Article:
This fall President Obama issued an executive order as part of an initiative to address immigration issues around the country. The executive order took place on Nov. 20, but for many the plan has only increased the confusion surrounding an already complex issue. This was apparent at a recent informational forum held at the regional high school. Almost every seat was filled and one hand after another was raised as people asked questions about their individual situations.

At the podium, Rebecca McCarthy, an immigration attorney who recently returned to work on the Island, fielded each question, responding when necessary through a translator.

Executive order on immigration law has created lots of confusion. — Alison L. Mead

“Before I go into the details of President Obama’s administrative action, it’s important to understand the difference between administrative action and immigration reform,” she said. “As of today, Congress has not passed an immigration reform bill. The reason why this is important to understand is that executive actions are temporary actions.” Ms. McCarthy went on to explain some key pieces of the president’s executive order as it pertains to immigrants currently living in the U.S., focusing particularly on deferred action for parents and children.

“It’s going to still be a long process,” she said. “So the best thing to do is get your documents together. If you believe that you qualify, contact an immigration attorney to make sure that you qualify and stay on top of what’s happening with the government.”

The forum was one of several that Ms. McCarthy will be hosting to help educate the Island’s immigrant population on how the executive order may or may not change their current situation.

Ms. McCarthy, 36, was born on the Island, well, Falmouth actually, a debate that continues in her family as to whether she is a true Islander or not. She spent her first three years here before her parents moved to Storrs, Conn., where her father, Michael McCarthy, worked as a football coach and guidance counselor. Her father is now the director of the guidance department at the Martha’s Vineyard Regional High School.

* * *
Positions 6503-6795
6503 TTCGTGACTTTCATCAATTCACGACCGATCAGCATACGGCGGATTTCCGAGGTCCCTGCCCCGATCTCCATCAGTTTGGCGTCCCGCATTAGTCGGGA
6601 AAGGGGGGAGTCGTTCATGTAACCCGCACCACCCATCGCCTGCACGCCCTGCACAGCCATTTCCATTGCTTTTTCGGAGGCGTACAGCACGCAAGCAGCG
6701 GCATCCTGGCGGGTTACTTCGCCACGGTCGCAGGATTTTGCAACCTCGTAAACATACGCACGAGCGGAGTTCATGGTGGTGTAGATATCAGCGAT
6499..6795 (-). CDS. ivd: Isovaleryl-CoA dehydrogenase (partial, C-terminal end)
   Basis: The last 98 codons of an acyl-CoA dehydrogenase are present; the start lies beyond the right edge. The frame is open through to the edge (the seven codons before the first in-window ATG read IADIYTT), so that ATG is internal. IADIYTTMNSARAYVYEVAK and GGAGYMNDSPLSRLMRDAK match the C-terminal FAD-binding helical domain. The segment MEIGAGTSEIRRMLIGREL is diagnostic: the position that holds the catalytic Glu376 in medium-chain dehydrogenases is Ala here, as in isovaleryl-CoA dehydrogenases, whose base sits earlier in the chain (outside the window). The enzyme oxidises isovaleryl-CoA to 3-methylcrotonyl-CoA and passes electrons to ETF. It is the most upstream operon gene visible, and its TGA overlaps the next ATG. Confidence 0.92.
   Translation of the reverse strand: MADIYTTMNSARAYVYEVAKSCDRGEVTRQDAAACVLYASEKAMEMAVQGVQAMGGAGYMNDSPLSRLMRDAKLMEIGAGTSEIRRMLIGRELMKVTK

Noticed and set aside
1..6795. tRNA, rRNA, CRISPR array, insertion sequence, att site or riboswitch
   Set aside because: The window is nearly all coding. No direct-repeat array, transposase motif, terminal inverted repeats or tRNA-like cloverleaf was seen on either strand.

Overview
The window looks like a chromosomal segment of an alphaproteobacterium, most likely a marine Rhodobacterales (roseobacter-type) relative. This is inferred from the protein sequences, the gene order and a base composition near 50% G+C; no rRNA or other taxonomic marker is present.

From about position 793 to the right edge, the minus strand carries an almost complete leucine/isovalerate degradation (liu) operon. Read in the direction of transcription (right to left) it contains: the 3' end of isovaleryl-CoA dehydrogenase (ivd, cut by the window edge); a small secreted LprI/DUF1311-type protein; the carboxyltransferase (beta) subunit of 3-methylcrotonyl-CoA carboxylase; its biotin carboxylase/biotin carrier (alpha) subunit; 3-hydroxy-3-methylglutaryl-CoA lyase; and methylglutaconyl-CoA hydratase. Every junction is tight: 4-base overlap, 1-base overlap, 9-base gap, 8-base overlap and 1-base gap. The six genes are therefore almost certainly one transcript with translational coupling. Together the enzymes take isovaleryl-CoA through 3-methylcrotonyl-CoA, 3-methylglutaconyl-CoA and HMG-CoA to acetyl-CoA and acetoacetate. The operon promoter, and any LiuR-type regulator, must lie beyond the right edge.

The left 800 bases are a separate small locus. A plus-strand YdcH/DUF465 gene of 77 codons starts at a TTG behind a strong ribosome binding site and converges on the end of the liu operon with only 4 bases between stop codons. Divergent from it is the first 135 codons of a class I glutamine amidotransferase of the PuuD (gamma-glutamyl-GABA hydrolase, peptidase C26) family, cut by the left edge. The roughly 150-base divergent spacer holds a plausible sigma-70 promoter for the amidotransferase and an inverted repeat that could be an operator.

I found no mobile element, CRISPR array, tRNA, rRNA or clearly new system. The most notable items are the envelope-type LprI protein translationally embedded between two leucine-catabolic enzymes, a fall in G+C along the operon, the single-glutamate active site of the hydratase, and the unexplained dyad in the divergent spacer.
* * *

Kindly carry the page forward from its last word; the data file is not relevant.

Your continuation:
Ms. McCarthy majored in human development and family relations at the University of Connecticut. In her sophomore year she took a year off to serve in an AmeriCorps program in South Carolina, traveling around the southeast performing community service. After graduation she moved to New York city.

“I went to New York and I was trying to figure out what to do next. Because of my AmeriCorps experience I had always been interested in law and public service,” she said. “And so I decided to apply to law school.”

The next couple of years she spent clerking at the Paul, Weiss law firm full time and going to New York Law School at night. “I didn’t sleep much. The job in itself was pretty intense. It was also a good learning experience and gave me a good foundation.”

After working as a corporate lawyer for a few years, she decided it was time for a change. “They do so much amazing work, but it just wasn’t why I went to law school,” she said. So she and her boyfriend moved to Phoenix, Ariz., in 2008 where one of her brothers was living.

“I had a huge interest in immigration, and in Phoenix, especially at that time, there were so many changes and so much going on I thought that it would be a great experience. It turned into about six years out there.”

Rebecca McCarthy spoke about immigration issues at the regional high school. — Alison L. Mead

Ms. McCarthy joined a small but very busy law firm due to the controversial immigration raids at the time initiated by Sheriff Joseph Arpaio.